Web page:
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  • Writer's pictureBen Waterworth

Facing off against the big sports

Updated: Oct 30, 2021

Ten players, five on each team, speed around a sheet of ice, travelling at speeds of upwards of 32 km/h. Their goal is to chase after a small black disc of rubber and slot it into a net using nothing more than a stick, skill and smarts.

Along the way they are able to aggressively force their opponents out of the way, knock them down and pin them against a wall in order to achieve that feat. And for a group of passionate and dedicated Southlanders, it is their weekly ritual. Some would even call it their religion.

Ice hockey is one of the most popular sports among the world’s northern hemisphere countries. In Canada it is one of two national sports (the other being lacrosse). The National Hockey League (NHL) is one of the most attended sporting leagues in the world. Wherever you go north of the equator that has ice, it’s more than likely you’ll find somebody with skates on their feet and a stick in their hand.

Canada alone has close to 10,000 ice rinks in the country. New Zealand has six. So it goes without saying that the sport isn’t exactly among the most viewed, participated or well known sports in the country. But that doesn’t stop more than 50 players, both male and female, battling it out in Gore every week during the winter months for their taste of the sport they love.

President of the Gore Ice Hockey Club Grant Scott first got involved in the sport when his five-year-old son decided it was the sport that he wanted to play.

“We used to farm over near Tuatapere and my son said ‘I want to play ice hockey’. And we said ‘what? No! How are we going to do that!’,” “During the holidays my wife and I would bring the kids over to the grandparents’ place and then come here [to Gore] and there used to be a structured skating thing during the holidays. So both kids learnt to skate.”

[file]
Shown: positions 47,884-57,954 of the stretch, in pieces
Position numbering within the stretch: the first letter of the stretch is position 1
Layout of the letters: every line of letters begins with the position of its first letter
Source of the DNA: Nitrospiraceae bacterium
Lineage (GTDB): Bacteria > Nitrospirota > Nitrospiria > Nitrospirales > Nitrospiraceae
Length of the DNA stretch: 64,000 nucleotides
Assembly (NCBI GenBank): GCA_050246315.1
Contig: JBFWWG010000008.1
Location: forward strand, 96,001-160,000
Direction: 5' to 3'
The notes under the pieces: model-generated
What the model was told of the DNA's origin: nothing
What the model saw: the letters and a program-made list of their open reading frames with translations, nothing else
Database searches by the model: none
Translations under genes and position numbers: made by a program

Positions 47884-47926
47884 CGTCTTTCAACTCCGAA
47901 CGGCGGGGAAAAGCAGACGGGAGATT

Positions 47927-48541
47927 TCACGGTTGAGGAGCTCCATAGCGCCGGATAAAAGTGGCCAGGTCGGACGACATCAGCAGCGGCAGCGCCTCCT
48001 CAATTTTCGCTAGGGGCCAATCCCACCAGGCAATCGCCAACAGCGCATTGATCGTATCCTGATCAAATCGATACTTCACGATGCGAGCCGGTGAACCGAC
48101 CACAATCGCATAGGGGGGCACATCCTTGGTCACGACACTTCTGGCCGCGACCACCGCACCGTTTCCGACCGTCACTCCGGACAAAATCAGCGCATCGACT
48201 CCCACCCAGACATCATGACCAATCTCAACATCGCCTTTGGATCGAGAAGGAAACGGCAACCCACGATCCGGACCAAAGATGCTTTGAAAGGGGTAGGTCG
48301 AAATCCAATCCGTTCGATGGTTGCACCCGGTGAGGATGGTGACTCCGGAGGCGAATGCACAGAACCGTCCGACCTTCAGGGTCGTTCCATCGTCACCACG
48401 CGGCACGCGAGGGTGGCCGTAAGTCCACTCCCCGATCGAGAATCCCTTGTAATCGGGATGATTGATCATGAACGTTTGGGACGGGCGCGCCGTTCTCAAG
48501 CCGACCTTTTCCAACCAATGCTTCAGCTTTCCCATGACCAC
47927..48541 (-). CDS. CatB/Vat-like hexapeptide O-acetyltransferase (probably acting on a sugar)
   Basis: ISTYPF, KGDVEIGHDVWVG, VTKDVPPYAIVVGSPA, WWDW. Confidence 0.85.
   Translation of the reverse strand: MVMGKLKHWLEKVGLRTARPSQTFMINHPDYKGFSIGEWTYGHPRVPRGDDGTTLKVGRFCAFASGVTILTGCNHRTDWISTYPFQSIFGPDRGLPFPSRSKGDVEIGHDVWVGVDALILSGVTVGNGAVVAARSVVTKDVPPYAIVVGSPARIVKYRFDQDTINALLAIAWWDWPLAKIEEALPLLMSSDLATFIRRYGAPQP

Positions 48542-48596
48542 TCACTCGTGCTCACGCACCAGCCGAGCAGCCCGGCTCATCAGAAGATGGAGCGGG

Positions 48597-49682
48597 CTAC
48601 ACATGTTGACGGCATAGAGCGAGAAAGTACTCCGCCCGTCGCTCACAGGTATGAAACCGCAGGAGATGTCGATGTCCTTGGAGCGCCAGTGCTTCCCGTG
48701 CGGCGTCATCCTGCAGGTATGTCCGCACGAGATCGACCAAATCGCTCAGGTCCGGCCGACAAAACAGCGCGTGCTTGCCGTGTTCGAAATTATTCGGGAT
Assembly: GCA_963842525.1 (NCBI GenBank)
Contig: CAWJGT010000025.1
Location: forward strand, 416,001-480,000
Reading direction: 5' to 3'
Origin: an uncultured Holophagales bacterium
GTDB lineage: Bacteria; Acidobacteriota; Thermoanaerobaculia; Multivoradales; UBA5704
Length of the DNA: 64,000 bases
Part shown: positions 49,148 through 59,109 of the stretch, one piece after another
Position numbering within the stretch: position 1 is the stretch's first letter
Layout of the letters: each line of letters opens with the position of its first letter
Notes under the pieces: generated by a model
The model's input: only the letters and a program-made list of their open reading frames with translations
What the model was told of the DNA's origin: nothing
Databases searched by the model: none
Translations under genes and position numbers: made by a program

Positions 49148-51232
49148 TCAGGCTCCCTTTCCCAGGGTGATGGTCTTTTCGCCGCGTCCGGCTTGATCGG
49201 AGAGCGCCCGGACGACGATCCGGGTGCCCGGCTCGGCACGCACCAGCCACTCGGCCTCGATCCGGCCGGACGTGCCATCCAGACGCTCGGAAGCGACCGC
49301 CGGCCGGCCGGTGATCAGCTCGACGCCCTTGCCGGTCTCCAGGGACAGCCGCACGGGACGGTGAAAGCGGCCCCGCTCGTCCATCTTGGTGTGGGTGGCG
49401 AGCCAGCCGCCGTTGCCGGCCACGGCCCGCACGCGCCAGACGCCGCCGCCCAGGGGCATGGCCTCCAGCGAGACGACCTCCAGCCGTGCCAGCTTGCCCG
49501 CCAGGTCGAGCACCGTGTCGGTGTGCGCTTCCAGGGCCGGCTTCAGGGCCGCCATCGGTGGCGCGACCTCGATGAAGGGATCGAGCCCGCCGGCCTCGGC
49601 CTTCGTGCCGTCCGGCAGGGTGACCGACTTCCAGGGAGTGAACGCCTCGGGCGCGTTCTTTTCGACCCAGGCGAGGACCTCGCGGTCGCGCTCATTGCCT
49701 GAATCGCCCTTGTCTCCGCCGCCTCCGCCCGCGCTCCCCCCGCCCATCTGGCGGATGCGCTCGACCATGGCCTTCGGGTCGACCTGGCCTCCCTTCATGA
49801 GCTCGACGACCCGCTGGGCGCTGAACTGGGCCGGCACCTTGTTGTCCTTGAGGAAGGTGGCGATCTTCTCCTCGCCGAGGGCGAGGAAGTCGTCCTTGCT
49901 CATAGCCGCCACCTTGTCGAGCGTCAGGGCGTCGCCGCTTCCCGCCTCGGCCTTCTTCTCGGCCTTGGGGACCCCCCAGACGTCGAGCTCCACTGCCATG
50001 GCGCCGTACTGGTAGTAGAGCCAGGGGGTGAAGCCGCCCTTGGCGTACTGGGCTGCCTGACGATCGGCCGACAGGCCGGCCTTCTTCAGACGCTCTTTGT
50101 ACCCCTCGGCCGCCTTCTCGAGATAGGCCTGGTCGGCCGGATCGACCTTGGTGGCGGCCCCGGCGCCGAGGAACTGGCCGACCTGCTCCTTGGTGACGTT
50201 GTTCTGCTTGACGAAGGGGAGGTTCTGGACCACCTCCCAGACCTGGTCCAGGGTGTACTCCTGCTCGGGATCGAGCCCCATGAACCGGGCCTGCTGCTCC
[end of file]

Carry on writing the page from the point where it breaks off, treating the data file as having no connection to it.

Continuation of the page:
Gore Ice Hockey Club President Grant Scott hopes to attract more younger players to the sport

It was not long after that he tried his hand at the sport at the age of 39 and, as he says, the rest is history. Mr Scott oversees the players who form two senior teams, known as the Gore Grizzlies and the Gore TNC, which both compete in the Senior Non-Checking league (SNC) against teams from Tekapo, Dunedin, Queenstown and Alexandra.

Outside the senior teams they also have an under-15 team as well as players who attend a special weekly learn to play session to encourage them to continue in the sport. Success has come through Mr Scott’s involvement in ice hockey, with his daughter Beth representing New Zealand in the national under-18 squad, a feat which he said was made all the more special for some of the players who are capable of representing their country.

“Because it’s a bit of a fringe sport, if you’re good at it you’ll get noticed. There are kids down there who get to have a silver fern on their chest and representing their country overseas. If they were playing netball or rugby they may not get that opportunity. So all the power to them. We just need more people playing it.”